This post comes from State Rep. Rahn Mayo of district 91. Rep. Mayo is a supporter of the proposed charter amendment and a Democrat. Rahn give us his reasons for supporting the proposed amendment.
There is a common misconception that public charter schools can choose and accept only the students that they desire. The truth is that any parent who wishes to enroll their child in a charter school has that option, provided they live in the attendance zone or county in which the charter school is located. In many cases, charter schools, much like the most popular theme and magnet schools have waiting lists due to high demand for their outstanding academic results.
In my opinion, many who oppose to the charter amendment are not focused on what’s in the best interest of children, parents and taxpayers, but instead motivated by protecting the power and exclusive control currently held by local school boards and systems. Considering a history of underperformance, fraud, waste and abuse of taxpayer resources, local systems have not proven to be deserving of exclusive control, free of state intervention when neccessary. In DeKalb County, a former superintendent and school system leadership are currently under indictment on charges of running a criminal enterprise. The DeKalb School Board is under review by the Southern Association of Colleges and Schools (SACS) for mismanaging the district and budget. Elsewhere in Georgia, Clayton County lost it’s accreditation in 2008 over alleged corruption among board members and mismanagement of that system, which put the academic well being of thousands of students at risk. SACS issued a scathing report in which it labeled the Clayton County School Board “dysfunctional” and “fatally flawed.”
Prior to 2011, under the leadership of Dr. Beverly Hall, the Atlanta Public School System enjoyed tremendous support by status quo leaders and polticians who defended the success and great improvements made by that superintendent. It was later discovered that APS leadership attempted to cover-up one of the biggest cheating scandals in United States history. The APS cheating scandal has been an embarrassment to the state and the consequences continue to hinder our progress in Georgia.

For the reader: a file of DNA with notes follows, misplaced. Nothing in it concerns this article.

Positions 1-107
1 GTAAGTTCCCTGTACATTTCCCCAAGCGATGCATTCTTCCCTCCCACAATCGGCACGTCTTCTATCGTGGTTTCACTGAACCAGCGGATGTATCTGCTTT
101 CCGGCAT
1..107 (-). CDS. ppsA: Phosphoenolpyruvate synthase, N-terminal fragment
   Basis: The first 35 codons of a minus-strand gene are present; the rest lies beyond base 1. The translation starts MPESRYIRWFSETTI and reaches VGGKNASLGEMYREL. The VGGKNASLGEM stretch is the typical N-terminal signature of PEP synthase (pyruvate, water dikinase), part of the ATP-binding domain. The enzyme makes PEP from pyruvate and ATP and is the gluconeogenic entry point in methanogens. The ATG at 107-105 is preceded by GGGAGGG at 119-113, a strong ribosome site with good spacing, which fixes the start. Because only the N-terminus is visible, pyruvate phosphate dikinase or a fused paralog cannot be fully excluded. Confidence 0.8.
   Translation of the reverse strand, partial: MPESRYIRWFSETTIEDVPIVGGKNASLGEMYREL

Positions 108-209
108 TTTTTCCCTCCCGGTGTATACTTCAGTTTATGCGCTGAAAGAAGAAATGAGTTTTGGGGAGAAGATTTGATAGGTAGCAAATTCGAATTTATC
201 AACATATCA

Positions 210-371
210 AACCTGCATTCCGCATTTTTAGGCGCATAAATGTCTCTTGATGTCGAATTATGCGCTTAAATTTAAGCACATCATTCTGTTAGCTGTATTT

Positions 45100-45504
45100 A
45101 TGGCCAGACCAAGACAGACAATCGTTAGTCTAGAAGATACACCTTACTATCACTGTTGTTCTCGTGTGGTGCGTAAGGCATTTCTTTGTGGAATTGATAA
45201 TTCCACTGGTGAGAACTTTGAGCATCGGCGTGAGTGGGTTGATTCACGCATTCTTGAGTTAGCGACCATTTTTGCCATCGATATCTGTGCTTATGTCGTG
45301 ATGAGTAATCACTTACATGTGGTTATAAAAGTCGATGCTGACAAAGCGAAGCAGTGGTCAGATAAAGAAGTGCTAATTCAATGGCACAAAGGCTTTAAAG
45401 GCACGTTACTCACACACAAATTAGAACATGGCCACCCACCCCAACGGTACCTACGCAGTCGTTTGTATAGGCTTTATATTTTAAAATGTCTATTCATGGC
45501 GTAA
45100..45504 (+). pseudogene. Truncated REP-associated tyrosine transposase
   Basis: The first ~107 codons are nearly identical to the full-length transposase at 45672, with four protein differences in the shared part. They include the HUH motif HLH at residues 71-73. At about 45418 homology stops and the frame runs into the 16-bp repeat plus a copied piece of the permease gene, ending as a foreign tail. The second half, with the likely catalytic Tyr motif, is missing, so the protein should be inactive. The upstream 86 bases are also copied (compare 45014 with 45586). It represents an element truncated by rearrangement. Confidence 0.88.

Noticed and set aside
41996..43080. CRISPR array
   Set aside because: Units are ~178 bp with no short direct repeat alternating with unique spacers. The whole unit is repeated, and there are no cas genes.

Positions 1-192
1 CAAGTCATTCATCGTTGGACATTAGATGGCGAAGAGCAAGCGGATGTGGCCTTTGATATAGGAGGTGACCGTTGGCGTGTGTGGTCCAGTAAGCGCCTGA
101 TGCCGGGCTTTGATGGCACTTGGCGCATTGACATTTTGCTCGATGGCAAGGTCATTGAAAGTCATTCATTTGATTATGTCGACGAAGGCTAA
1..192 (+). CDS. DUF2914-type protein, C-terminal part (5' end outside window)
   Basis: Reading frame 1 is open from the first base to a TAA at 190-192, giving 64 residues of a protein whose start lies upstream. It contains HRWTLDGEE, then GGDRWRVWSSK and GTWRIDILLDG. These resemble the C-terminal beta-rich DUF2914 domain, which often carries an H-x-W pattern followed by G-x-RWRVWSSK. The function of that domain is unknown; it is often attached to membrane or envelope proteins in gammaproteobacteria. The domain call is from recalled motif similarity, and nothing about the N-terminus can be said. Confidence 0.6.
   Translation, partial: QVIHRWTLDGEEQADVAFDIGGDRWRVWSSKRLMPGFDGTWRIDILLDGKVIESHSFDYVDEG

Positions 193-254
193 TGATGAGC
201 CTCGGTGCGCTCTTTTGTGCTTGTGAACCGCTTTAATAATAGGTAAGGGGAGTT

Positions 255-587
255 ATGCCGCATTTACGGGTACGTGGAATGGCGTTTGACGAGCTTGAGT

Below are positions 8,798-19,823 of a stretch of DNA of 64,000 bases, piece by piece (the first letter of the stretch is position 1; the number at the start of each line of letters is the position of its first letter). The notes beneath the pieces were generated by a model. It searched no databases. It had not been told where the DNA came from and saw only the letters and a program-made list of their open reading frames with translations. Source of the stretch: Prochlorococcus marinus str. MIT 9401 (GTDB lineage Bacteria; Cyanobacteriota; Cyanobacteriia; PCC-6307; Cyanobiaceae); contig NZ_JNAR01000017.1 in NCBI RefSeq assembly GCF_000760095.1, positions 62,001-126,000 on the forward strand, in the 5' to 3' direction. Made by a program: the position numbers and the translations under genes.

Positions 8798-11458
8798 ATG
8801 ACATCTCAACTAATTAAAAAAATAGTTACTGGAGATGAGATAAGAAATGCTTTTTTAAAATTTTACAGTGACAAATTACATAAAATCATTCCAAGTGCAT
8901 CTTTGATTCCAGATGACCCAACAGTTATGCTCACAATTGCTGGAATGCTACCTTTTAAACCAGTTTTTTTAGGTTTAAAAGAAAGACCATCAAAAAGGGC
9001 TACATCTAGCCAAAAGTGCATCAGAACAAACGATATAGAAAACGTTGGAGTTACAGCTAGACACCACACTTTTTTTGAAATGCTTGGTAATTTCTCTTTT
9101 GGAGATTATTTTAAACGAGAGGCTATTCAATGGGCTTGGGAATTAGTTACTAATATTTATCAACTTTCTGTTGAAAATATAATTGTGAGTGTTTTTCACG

In Dougherty County, criminal charges were filed against a school board member who was removed from the board by the governor. Furthermore, the Dougherty County School System is not eligible to receive at least $10 million in federal funds because of concerns that the district has inflated the number of students who qualify for federal meal assistance. These are a few of the reasons why I believe it is a misguided notion to suggest that local school systems always know and do what’s best for our children.
With respect to the charter amendment, the belief that money to fund state authorized charter schools will be taken from local school systems is false. These schools will be paid for with state taxpayer money. HB 797, which created the law outlining the details of funding for state charter schools, explicitly states that no deduction shall be made to any state funding which a local school system is authorized to receive as a result of a student in that district enrolling in a state charter school. The Georgia Charter Commission appointees will be volunteers at no cost to taxpayers and accountable to the State School Board, which has the authority to to deny charters schools recommended by the Charter Commission.
While we debate the idea of whether or not the state should serve as a secondary authorizer of charter schools, it is my belief that most parents are more concerned with the quality, culture and academic performance of their child’s school, rather than which level of government creates the school. It is time for Georgia, which provides approximately 45% of funding for local public schools, to maintain a shared responsibility with local school systems in the creation of quality public school options. Georgia leaders can no longer afford to fiddle while Rome burns and we allow another generation of children to suffer and remain trapped in struggling schools.
In an effort to provide more quality public school options for parents, I am urging you to vote yes on November 6th to re-create the Georgia Charter Commission and give the state and local school systems the ability to authorize public charter schools.